earth talk 6-23-05
Dear “Earth Talk”: What exactly constitutes “ecotravel” or “ecotourism”? — Jeannette Peclet, Norwalk, Conn.
Although tour operators and travel agents around the world may tout their trips as “ecotours,” environmentally conscious travelers take a variety of considerations into account when determining whether any given excursion qualifies as such. The International Ecotourism Society defines ecotourism as “travel to natural destinations that minimizes impact, builds environmental awareness, helps fund conservation, and respects and sustains local cultures while supporting human rights and democracy.”
According to the United Nations Environment Programme, ecotourism is defined as travel focused on “the observation and appreciation of nature as well as the traditional cultures prevailing in natural areas.” UNEP emphasizes that ecotours must contain educational features, be organized for small groups by locally owned businesses, minimize negative effects “upon the natural and socio-cultural environment,” and support the protection of natural areas by generating income for the host communities to use in conserving and sustaining their natural and cultural resources.
Recent studies indicate that as much as 7 percent of all tourism worldwide operates under some sort of “eco” label. One recent survey concluded that 8 million U.S. travelers have taken at least one “ecotourist” holiday; another concluded that three-quarters of all Americans have taken a trip involving nature and the outdoors. In the Asia-Pacific region, ecotourism accounts for 20 percent of all travel. Meanwhile, in Africa, where most visitors travel to nature reserves and game parks, the figures are even higher. The Kenya Wildlife Service, for instance, estimates that 80 percent of visitors come to see wildlife.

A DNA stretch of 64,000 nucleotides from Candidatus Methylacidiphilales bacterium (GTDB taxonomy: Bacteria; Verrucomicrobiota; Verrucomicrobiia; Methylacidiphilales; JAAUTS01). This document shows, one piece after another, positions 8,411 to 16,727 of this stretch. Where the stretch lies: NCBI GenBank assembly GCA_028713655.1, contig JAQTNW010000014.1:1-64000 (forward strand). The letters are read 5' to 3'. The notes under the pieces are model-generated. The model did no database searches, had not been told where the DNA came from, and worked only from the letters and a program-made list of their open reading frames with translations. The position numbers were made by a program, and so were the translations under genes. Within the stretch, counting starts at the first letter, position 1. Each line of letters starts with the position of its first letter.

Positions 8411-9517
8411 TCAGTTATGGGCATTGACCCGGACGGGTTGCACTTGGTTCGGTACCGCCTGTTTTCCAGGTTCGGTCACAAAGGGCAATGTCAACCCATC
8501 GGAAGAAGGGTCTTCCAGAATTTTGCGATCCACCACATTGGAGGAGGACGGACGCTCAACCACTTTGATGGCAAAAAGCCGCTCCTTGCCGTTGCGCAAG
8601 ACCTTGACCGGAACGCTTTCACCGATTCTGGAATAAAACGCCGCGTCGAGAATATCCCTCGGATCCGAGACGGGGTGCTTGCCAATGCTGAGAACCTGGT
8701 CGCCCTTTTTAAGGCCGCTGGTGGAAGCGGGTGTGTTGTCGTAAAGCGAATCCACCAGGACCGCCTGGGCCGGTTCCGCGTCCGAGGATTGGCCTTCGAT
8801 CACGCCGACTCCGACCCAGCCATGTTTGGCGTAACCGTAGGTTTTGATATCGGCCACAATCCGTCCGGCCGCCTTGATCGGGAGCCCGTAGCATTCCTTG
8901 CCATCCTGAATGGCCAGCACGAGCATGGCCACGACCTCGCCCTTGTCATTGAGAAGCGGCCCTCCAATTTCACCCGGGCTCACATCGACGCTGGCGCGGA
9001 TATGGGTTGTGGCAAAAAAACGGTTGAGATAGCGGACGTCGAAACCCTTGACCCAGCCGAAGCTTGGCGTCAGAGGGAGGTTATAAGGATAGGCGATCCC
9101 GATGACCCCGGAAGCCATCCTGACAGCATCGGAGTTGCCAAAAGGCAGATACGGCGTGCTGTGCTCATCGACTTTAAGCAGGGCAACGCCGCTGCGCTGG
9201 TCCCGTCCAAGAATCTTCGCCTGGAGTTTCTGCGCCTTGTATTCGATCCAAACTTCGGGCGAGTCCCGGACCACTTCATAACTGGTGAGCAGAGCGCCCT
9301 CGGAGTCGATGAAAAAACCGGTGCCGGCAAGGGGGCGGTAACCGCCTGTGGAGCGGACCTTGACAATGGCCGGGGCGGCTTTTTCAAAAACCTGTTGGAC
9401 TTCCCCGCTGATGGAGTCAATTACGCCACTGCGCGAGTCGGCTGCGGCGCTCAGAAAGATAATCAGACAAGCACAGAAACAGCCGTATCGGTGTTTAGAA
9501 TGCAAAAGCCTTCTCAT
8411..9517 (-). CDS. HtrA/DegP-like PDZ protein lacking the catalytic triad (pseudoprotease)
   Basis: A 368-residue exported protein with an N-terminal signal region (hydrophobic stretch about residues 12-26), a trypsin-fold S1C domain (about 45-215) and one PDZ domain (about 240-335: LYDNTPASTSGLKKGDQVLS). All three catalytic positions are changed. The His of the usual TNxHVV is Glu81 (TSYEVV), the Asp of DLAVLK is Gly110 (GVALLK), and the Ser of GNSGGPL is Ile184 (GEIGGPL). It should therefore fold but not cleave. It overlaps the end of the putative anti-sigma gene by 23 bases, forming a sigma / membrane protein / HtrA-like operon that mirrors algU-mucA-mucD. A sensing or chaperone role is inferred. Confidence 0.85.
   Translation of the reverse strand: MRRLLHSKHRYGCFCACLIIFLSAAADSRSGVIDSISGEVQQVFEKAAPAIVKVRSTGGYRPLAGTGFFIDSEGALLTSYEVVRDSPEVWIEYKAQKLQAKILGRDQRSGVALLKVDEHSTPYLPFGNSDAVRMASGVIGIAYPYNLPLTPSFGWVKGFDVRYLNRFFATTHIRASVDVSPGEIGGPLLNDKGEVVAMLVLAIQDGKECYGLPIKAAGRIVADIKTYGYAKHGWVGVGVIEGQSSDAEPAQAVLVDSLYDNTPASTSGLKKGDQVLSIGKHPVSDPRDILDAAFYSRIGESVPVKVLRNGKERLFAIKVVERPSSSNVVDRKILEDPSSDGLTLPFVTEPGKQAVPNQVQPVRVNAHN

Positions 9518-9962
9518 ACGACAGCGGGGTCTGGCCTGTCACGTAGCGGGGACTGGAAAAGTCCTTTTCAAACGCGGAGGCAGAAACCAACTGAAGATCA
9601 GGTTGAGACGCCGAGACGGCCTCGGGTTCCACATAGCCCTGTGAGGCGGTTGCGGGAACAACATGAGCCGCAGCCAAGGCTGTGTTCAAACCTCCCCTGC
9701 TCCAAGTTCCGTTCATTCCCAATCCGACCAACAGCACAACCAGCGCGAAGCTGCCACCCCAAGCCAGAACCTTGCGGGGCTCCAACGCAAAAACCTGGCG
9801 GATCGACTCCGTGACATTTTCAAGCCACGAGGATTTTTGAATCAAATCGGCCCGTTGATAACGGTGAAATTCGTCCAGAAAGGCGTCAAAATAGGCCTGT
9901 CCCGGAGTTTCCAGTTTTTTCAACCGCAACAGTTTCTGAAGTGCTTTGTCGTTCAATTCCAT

But the debate over what types of travel constitute ecotourism has meant that a wide range of dining, lodging, and transportation vendors advertise themselves as “green” regardless of whether their operations meet the criteria defined by TIES and other groups. As Jim Motavalli writes in E/The Environmental Magazine, “A beachfront hotel tower built of imported materials with absentee owners and no local employees is not an eco-resort, even if it does offer its guests the option of not washing their towels.”
And travelers should keep in mind that “adventure” travel or “nature-based” tourism trips are not necessarily environmentally friendly. In fact, tour operators offering access to remote scenic and wild locations need to take extra care so that their trips do not endanger the very flora, fauna, and geological features they are offering to showcase. Sad stories of so-called ecotourism run amok — where overvisitation has led to trampled landscapes and damaged wildlife habitat — abound from the Galapagos Islands and Mexico’s Chiapas region to the coastal caves of Thailand, the reefs of Hawaii, and beyond.
The moral of the story then, is “buyer beware.” Consumers should do their homework and ask travel vendors a lot of questions about how they operate to discern whether they are harming or helping local environments and cultures.
For more information: The International Ecotourism Society, www.ecotourism.org; United Nations Environment Programme, www.unep.org.
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